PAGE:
Coercive diplomacy will not work: Musharraf

Hopeful of an acceptable settlement on J&K

B. Muralidhar Reddy

ISLAMABAD: : Pakistan will set up oil refineries at Gwadar and provide cost-effective fuel.

The Gwadar deep-sea port, developed with Chinese assistance, is being marketed as a regional corridor to Central Asian states and western regions of China. The first phase of the project has been completed.

Announcing the decision to set up the refineries, President Pervez Musharraf told senior civil servants at Rawalpindi on Thursday that his Government was also striving to develop gas, coal, water and alternate energy sources to minimise dependence on oil import.

"We have strategised our energy requirements for the next 15 years as this will be the lifeline for a vibrant economy," he said, addressing participants of a management course at the National School of Public Policy.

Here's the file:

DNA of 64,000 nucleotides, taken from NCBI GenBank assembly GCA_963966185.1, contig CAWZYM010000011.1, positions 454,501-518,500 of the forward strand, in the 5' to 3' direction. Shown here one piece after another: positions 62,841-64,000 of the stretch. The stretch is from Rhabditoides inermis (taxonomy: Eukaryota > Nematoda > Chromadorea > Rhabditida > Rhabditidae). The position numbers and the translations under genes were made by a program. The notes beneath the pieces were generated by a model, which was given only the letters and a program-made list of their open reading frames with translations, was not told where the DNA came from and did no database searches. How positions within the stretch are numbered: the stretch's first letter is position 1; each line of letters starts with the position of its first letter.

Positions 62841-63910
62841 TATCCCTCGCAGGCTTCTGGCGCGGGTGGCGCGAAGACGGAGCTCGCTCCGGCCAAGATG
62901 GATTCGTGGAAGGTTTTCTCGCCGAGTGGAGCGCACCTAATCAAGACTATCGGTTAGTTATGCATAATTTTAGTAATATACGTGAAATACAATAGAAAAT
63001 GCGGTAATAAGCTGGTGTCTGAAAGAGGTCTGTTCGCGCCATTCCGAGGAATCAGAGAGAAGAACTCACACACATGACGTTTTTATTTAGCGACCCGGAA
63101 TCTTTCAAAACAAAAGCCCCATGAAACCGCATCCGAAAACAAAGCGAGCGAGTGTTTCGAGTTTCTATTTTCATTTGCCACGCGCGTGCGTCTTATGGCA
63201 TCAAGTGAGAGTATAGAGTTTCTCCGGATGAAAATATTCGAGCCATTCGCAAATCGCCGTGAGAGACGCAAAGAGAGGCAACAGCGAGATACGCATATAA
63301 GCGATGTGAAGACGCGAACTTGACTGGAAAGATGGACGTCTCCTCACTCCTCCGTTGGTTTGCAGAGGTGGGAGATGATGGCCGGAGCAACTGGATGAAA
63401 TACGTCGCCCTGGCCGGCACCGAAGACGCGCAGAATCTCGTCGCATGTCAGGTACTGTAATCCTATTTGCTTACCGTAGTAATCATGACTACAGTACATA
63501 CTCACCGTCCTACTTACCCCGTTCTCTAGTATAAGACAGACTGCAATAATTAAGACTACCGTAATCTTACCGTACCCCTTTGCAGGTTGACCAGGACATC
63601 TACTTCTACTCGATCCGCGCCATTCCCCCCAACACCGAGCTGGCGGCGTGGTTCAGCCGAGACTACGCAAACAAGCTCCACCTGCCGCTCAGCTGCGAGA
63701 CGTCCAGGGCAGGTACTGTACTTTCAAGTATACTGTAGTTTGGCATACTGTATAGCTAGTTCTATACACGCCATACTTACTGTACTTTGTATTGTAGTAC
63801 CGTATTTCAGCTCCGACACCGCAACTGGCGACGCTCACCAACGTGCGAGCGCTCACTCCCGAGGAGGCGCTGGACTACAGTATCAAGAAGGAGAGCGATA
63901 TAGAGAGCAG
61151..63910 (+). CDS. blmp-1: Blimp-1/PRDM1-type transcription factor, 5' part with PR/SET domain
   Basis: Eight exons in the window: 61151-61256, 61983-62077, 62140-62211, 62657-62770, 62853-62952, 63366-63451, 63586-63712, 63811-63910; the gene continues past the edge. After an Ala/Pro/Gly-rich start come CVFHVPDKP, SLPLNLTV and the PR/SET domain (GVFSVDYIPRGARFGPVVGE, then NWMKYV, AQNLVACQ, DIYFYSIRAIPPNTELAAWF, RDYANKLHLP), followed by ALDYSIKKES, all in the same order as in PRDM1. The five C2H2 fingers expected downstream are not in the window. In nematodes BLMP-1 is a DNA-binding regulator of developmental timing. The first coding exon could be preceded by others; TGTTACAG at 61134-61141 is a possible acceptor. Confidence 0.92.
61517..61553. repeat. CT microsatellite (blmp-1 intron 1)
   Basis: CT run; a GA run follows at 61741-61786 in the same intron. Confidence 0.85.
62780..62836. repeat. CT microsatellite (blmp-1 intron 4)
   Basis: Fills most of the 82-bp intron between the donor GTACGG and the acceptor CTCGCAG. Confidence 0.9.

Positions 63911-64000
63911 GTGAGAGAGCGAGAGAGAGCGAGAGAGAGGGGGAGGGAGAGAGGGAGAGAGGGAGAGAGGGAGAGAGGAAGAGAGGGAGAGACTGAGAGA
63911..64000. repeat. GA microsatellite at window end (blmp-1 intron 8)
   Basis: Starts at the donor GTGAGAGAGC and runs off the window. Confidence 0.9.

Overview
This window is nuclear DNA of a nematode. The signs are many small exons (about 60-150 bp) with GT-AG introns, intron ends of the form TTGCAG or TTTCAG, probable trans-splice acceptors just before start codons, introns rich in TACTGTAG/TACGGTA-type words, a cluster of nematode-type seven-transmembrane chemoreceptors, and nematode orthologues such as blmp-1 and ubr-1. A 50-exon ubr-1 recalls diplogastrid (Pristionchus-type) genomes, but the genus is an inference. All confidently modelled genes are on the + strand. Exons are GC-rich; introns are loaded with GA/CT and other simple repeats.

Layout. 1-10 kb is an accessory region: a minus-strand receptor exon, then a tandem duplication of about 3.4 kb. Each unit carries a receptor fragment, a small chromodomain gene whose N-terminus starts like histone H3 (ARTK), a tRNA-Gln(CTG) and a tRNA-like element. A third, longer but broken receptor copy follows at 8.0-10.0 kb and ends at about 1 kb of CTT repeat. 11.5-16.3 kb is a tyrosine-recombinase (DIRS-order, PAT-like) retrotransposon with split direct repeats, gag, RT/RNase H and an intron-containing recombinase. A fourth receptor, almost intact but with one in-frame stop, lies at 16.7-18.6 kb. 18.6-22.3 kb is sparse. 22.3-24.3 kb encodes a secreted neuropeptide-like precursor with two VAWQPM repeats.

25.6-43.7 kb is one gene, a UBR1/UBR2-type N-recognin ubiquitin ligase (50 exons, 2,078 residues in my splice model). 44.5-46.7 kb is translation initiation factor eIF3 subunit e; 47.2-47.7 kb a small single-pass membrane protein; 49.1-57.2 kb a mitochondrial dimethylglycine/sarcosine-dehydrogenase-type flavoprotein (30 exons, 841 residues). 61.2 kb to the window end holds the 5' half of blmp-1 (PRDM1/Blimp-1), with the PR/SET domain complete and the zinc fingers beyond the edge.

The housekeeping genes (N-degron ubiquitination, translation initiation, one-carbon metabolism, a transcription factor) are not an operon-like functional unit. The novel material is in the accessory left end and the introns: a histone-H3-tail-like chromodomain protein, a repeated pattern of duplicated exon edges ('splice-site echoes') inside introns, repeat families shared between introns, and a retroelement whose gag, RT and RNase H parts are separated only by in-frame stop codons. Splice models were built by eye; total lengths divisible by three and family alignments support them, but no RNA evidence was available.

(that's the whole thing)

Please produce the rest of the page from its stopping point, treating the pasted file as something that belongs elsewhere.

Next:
On India-Pakistan peace process, Gen. Musharraf said Islamabad was engaged in dialogue for settlement of all disputes, including Jammu and Kashmir and expressed the hope that with "flexibility, sincerity and boldness" the two sides would be able to take the peace process to its logical conclusion.

"Now there is a realisation that coercive diplomacy can no longer work and I am hopeful that a solution acceptable to Pakistan, India and the people of Jammu and Kashmir can be achieved," he said.

On extremism, he said, Pakistan would address the problem through a long-term prudent approach while it would continue to deal with terrorism through force.

Gen. Musharraf said that Pakistan has reduced its dependence on oil for power generation from 70 per cent to 59 per cent through greater usage of gas and intended to bring it down to 30 per cent.

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